PCSCCheck, the all-in-one tool to validate and tune your PC/SC installation

An analysis of the questions that are the most frequently asked to our technical support shows that many issues and concerns are due to the settings or the behaviour of Windows operating system itself.

This is particularly the case in security-enforced corporate environments, where strict administrative policies may prevent the user to install the right driver, or even prevent the applications to access local smart card readers.

The fact that Windows raises a couple of notifications (“Setting up a device”, then “The smart card requires drivers that are not present on this system”) every time a card is inserted in a PC/SC reader for the first time is also the source of many questions, that this article will address.

When a smart card is inserted in a PC/SC reader for the first time, Windows sends a notification that it is looking for a driver -- which almost always terminates by another notification saying that no driver has been found.

More than that, most users don’t understand why all the cards are connected automatically by a ‘phantom’ process for about one second following their insertion before being made available to their primary application.

When a smart card is inserted in any PC/SC reader, Windows immediately opens a connection to ‘explore’ it before letting other applications get full access to the card.

Even if all these issues are not specifically related to SpringCard couplers or drivers (any other smart card reader would lead to the same observations), we’ve created PcscCheck, an automated ‘check list’ that validates the computer’s PC/SC sub-system and allows to switch the key parameters in no time, for a better user experience with smart cards on Windows.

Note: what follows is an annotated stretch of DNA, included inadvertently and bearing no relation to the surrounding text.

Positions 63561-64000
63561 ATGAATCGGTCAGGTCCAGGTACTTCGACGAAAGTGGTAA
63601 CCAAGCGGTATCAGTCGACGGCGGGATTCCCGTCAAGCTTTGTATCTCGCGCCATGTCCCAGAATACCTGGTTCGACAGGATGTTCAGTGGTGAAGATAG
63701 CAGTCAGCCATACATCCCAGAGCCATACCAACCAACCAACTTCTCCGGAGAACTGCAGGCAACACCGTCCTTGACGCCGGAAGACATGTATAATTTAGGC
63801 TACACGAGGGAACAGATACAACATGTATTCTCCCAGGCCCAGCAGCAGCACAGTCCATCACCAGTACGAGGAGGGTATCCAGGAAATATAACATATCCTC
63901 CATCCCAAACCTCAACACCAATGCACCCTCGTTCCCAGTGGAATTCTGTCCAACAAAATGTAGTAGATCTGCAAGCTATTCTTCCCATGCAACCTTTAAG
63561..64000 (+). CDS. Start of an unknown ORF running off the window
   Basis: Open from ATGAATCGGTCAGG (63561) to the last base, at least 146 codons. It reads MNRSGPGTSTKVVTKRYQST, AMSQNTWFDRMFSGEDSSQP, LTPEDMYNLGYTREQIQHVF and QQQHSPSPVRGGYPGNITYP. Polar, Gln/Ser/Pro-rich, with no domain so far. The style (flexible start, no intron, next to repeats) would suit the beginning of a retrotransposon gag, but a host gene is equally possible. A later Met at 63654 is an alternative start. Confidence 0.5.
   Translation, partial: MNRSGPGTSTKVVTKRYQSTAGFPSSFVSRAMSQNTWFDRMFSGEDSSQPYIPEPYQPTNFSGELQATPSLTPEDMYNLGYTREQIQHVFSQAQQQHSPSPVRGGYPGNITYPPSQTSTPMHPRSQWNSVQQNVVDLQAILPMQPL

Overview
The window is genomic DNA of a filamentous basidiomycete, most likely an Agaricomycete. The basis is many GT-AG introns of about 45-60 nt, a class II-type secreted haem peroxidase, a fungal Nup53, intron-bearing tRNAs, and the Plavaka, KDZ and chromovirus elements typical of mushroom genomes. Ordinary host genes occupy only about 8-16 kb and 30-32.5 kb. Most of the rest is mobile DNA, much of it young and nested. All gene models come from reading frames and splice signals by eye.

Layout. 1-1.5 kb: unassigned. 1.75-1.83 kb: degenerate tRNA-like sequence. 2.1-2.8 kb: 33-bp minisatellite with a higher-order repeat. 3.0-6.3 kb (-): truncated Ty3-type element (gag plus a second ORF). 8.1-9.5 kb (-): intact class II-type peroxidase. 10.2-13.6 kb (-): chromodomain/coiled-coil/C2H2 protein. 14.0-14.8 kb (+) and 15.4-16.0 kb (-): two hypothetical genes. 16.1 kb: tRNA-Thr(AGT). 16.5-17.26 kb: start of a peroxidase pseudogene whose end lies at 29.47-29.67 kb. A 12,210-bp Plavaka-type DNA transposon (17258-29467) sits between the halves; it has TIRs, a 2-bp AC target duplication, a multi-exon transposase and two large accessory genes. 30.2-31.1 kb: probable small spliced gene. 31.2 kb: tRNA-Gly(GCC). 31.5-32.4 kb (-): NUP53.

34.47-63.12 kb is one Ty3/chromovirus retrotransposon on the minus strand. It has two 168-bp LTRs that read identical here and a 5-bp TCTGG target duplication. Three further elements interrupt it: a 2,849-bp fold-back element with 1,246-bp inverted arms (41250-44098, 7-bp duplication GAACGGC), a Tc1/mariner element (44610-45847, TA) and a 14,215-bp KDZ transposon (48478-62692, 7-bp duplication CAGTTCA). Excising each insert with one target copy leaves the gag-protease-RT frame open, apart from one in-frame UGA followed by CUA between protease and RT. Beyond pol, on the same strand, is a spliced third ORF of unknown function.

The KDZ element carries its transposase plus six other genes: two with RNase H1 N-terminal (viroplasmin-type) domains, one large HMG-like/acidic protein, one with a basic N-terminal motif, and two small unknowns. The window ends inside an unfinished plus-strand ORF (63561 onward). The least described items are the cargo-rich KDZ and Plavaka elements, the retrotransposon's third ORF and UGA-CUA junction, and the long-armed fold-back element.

Getting started with PcscCheck

Download PcscCheck for your computer

SpringCard PcscCheck is a portable application that works immediately after downloading from any location (no setup to run, no ZIP to extract).

The only dependency is the .NET 4.8 runtime, that is installed by default since Windows 10 v1903, and should have been installed through Windows Update over all today’s systems.

Find the right version here:

Tip: if you don’t know whether your system is 64 bits or 32 bits, try the version for 64 bits first. Try the version for 32 bits only if the system says “This is not a valid win32 application”.

Your first diagnostic

PcscCheck performs a series of diagnostics and displays the result immediately.

One of the diagnostic is trying to communicate with a smart card through a SCardTransmit API call. If we don’t have any card inserted in any reader, the sofware says “Unable to run SCardTransmit test” and concludes “Some tests have not been run”:

Let’s insert a smart card in any of the SpringCard readers (this may be any supported NFC/RFID card in the Contactless slot, any ISO/IEC 7816 smart card in the Contact slot, or any ID-000 SIM/SAM smart card in one of the SAM slots) and run the diagnostics again. PcscCheck now confirms that everything is fine:

Identify and troubleshoot common issues

PC/SC service not running

This is an error that may arrive in some very-restricted corporate environments. When the PC/SC service is not running, all PC/SC readers are useless.

If the message “The Smart Card service is disabled or its configuration is invalid” appears, please contact your IT staff and have them re-enable the Smart Card service (SCardSvr) in their global policies.

For advanced users

If you own the computer personnaly or if you have the right to change Windows’ deep configuration, click the Admin mode button. Confirm you are allowed to go further by confirming the UAC prompt or login as an administrator.